Zuckerberg San Francisco General attempts to excuse price gouging


#1

Originally published at: https://boingboing.net/2019/01/07/zuckerberg-san-francisco-gener.html


#2

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#3

This is one reason the ACA doesn’t work. Single payer is the only workable solution.


#4

I am sure the hospital is making Mr. Zuckerberg very proud.


#5

Come to the United States for healthcare that zucks.


#6

Say what you will, the hospital is reflecting the business philosophy of its major benefactor.


#7

What you did there: I see it! Side note: 100% agree. The only thing missing is for companies to track your every move after you visit regardless of what the EULA states.


#8

yoda

Other systems are also workable, such as those in Japan and Singapore. Single payer would be great, though. Just about anything would be better than the hodgepodge in the U.S. (better for the people I mean, not better for the for-profit insurance companies).


#9

leave it to zuck to think someone who’s been struck by a self driving car should have to “opt out” of going to his ER. “The ambulance ride was hundreds of seconds, and you couldn’t spend five of them to opt out?” said the ginormous weenie when asked for comment by some bitcoin blog


#10

“It’s a pretty common thing,” said Brent Andrew.

No it isn’t.

In my fair city we have one University hospital that doesn’t play nice with insurance companies, but they are in one network (maybe two). Ironically, the majority of their patients are indigent; apparently the city pays better than insurance.

We also have dozens of hospitals that are in most insurance networks. I don’t think anybody is in every network, but building those networks is far above my pay grade.

The only medical practices that accept no insurance at all are “boutique” doctors who cater to the very rich. These doctors do not have emergency centers that welcome people who cannot afford to pay.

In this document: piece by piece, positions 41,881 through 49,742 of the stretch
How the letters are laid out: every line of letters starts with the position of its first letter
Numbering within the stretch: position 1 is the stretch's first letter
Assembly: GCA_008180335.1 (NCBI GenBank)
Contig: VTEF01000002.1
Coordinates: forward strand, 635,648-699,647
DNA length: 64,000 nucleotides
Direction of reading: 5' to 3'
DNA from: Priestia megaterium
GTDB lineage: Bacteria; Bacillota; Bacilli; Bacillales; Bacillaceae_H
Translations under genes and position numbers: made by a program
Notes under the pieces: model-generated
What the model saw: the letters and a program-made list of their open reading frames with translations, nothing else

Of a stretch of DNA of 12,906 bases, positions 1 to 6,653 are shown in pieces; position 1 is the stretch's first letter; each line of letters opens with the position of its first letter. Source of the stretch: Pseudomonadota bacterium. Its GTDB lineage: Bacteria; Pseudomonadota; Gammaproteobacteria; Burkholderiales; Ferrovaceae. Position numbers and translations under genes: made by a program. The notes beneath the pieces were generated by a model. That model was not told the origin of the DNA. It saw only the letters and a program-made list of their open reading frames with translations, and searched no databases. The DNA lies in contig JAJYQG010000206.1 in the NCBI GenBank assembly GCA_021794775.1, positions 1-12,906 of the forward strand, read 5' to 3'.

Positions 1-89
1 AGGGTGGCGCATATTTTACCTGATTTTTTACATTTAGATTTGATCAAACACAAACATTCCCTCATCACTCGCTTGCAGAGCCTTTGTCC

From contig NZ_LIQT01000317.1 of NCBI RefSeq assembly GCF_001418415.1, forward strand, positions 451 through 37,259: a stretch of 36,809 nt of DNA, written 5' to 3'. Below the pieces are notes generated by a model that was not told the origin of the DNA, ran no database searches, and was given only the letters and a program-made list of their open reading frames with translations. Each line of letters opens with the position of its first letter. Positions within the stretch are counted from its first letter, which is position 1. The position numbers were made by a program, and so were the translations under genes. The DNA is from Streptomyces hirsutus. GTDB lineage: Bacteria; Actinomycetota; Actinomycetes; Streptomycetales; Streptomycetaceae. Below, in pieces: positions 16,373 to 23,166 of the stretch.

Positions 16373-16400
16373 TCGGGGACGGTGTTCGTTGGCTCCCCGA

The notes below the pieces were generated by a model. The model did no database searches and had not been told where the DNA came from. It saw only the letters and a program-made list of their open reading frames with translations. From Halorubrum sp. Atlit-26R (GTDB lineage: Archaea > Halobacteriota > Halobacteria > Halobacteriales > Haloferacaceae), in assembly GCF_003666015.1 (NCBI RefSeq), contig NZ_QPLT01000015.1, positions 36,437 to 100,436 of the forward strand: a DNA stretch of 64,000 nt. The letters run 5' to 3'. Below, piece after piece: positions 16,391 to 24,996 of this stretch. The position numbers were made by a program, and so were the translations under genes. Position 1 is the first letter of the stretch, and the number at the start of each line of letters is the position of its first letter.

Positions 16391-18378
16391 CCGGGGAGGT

#12

Honestly, this is messed up. ER services - friggin’ ER services, which means people may be brought in unconscious or if not bleeding from a car crash or with broken arms and legs - must be a basic service which doesn’t bankrupt anyone, with or without insurance. A situation like that described in the article is just insane.

Someone might in theory be bankrupt for the rest of their lives just because they suffer a hit and run or get mugged or fall on their bicycle. Something really does need to change here.

ETA: I haven’t read the other comments yet, I’m probably the twentieth to make this very basic and obvious observation. I’m sorry. :slight_smile:


#13

Medical bills frequently bankrupt people. And when you compare the billed charge with the accepted charge (whether it be via Medicare or other health insurance) – how much of a reduction there is (sometimes almost 90% reduction) – it is then unfathomable to think that those without coverage are expected to pay the 100% billed charge. No wonder they are bankrupted. or take on a devastating financial burden.


#14

Hey; it’s probably the one area of his life where his sinister plan involves not bringing as much in-network as possible!


#15

Personal bankruptcy isn’t a decades long thing, it is years long with a seven year kick on your credit rating. So it could be “the rest of their lives”, but only if they were pretty close to the end of their lives anyway.

That said, you are totally right, this is a thing that should not be true…and sadly is true.

People without insurance are super screwed. People with insurance are sometimes also super screwed. Sometimes it works out that they “just” end up with significant trauma to recover from, but only modest bills.

In a perfect world we would have a way to fund the hospitals/doctors and not also saddle people in dire need (or even normal need!) with costs they can’t pay, or even just costs that are a significant burden to pay.


#16

MEDICARE FOR ALL!

Ignore the following: I guess I have to add more text or something to get this to post.


#17

Nope.

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#18

#19

Showoff. :yum:

Seriously, I can never remember that trick.


#20

It’d be a damn shame if some styrofoam fell on that Z and turned it into an F


#21

It’s worth mentioning that while it’s the hospital’s decision not to work with private insurance, they aren’t actually setting the prices. The City of San Francisco does: